A fine mesh over-the-sink colander. Okay, it seems presumptuous to list my brand-new colander-of-five-days as a must-have. I’ve only used it twice. But there’s a reason I’ve been wanting one for ages. I’m telling you that a very fine strainer is crucial for rinsing the starch from rice (which you must do!) and also straining any size pasta. Does anyone else lose angel hair down the sink to those large-hole colanders?? Having a large, fine strainer is a perfect all-purpose tool for rice, pasta, produce, and even sifting flour. You might fork over nearly $20 for a large colander with expandable arms to rest over the sink. But it is more space efficient than bowl-shaped colanders, and surely more functional. (Like most of My Favorite Things, these brand items are common at Home Goods, TJ Maxx, etc. for significantly less).

A comfortable vegetable peeler. I’m not saying snuggle up for a nap, but darn if there aren’t endless comfort grips out there. Take advantage! Now this isn’t on my recommended Top Picks because I’m conspiring to turn the world vegetarian. In fact, I love putting my veggie peeler to all kinds of non-veggie uses. Use it to spruce up your salads with large shavings of fresh parmesan to really wow your eaters. We use this peeler all the time for various cheeses, but it’s great for making chocolate and vegetable ribbons (not necessarily consumed in the same sitting). Don’t bother heading over to Williams-Sonoma for this one, I’m certain you’ll find it everywhere else.

A microplane zester. Oh, now you’re thinking I’m getting into ridiculous specialty items. Nope nope nope. This is a must, and nowadays you can find it at plenty of non-kitchen stores. I use it for an array of ingredients: freshly grated parmesan, perfectly minced garlic, fine fresh ginger, sprinklings of chocolate, or citrus zest for about every salad dressing. I love zesters so much, you’ll find whole archive of posts here featuring Things to Do With a Microplane.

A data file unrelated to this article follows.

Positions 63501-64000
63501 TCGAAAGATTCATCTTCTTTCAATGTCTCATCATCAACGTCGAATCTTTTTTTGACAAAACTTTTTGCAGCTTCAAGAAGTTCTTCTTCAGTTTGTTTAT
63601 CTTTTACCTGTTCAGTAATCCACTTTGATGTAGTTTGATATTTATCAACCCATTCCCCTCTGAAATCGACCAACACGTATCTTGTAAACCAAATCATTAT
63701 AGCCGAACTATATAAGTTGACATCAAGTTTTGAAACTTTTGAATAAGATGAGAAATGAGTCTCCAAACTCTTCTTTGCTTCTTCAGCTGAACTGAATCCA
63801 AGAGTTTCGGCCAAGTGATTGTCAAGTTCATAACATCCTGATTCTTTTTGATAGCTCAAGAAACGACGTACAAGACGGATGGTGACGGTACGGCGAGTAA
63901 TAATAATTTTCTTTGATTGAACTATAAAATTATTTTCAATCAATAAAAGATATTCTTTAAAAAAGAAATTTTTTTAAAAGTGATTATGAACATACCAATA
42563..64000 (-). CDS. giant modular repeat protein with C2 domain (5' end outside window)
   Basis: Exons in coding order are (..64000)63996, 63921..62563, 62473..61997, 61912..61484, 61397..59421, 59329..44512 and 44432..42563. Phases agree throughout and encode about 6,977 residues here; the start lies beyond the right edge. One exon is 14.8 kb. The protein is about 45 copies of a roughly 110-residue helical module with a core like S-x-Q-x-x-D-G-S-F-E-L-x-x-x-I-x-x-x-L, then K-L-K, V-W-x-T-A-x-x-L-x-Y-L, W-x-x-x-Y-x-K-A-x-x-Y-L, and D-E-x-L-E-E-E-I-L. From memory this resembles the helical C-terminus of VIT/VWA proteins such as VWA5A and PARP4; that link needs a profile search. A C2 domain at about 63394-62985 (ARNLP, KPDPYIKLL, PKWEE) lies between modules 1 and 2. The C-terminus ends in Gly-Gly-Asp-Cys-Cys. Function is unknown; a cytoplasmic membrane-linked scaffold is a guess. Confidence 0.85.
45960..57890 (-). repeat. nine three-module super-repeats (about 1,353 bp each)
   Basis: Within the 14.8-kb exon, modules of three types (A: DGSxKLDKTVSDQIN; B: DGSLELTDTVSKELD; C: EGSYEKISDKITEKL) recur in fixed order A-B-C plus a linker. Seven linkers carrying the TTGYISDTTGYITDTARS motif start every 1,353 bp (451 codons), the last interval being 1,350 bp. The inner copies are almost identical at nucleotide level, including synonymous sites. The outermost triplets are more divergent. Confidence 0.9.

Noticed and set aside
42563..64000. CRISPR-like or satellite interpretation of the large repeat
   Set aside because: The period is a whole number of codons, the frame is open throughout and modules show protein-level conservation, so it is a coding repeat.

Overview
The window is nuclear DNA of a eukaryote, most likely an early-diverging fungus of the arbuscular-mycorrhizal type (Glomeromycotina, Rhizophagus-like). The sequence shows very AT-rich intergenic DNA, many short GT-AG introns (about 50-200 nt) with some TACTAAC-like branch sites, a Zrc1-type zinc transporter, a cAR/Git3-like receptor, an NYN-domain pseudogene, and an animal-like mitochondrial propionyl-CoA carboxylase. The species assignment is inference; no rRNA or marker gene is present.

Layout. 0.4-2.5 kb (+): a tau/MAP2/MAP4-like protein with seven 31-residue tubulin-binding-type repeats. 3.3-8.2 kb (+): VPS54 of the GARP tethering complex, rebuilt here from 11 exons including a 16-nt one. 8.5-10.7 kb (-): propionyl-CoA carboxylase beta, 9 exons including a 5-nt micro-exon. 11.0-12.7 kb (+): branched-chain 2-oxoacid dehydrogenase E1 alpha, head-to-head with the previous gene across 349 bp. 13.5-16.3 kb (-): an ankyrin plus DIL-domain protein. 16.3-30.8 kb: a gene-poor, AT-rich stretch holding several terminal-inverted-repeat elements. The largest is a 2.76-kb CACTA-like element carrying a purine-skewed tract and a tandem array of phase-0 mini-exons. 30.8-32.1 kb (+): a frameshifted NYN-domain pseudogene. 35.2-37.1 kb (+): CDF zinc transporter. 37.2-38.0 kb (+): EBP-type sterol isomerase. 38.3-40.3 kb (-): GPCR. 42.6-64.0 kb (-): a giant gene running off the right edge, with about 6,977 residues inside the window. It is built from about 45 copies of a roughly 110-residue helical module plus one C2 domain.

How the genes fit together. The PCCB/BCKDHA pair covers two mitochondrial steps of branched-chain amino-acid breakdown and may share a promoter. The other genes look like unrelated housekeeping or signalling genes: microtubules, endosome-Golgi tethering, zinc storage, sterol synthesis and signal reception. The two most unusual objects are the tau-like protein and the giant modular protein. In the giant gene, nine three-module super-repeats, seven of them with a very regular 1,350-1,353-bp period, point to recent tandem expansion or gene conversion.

A mini food processor. Oh there are so many people who don’t have a food processor, and just as many who go their lives thinking they’d never find good use for one. But I tell you, the day I brought homemade pesto over to my Momma Stark (which you can read about here) she immediately inquired about food processors. When you taste how remarkable the homemade sauces, pestos, herbed butters and hummus… the investment in a Mini-Prep Plus is totally worth it. Now I have a 2-cup food processor I use almost daily to chop and puree, but it appears easier to find 3-cup minis these days (and boy are they cute). Let me tell you, 3-cups is just enough for all the small jobs you need. A Pear to Remember also features an archive of food processor inspirations, and you will find more mini food prep ideas here.

There are the other obvious things like a whisk, mixing bowls, a nice bamboo utensil or two for stirring things around in your pan, an 8-cup pyrex, a really big skillet, a sheet pan for both baking and roasting, a large dishwasher-safe cutting board, maybe a pizza stone and, oh, I could go on for days. But those aren’t My Favorite Things, you see.

What are your favorite kitchen tools? Any cooks out there with thoughts on these favorite things?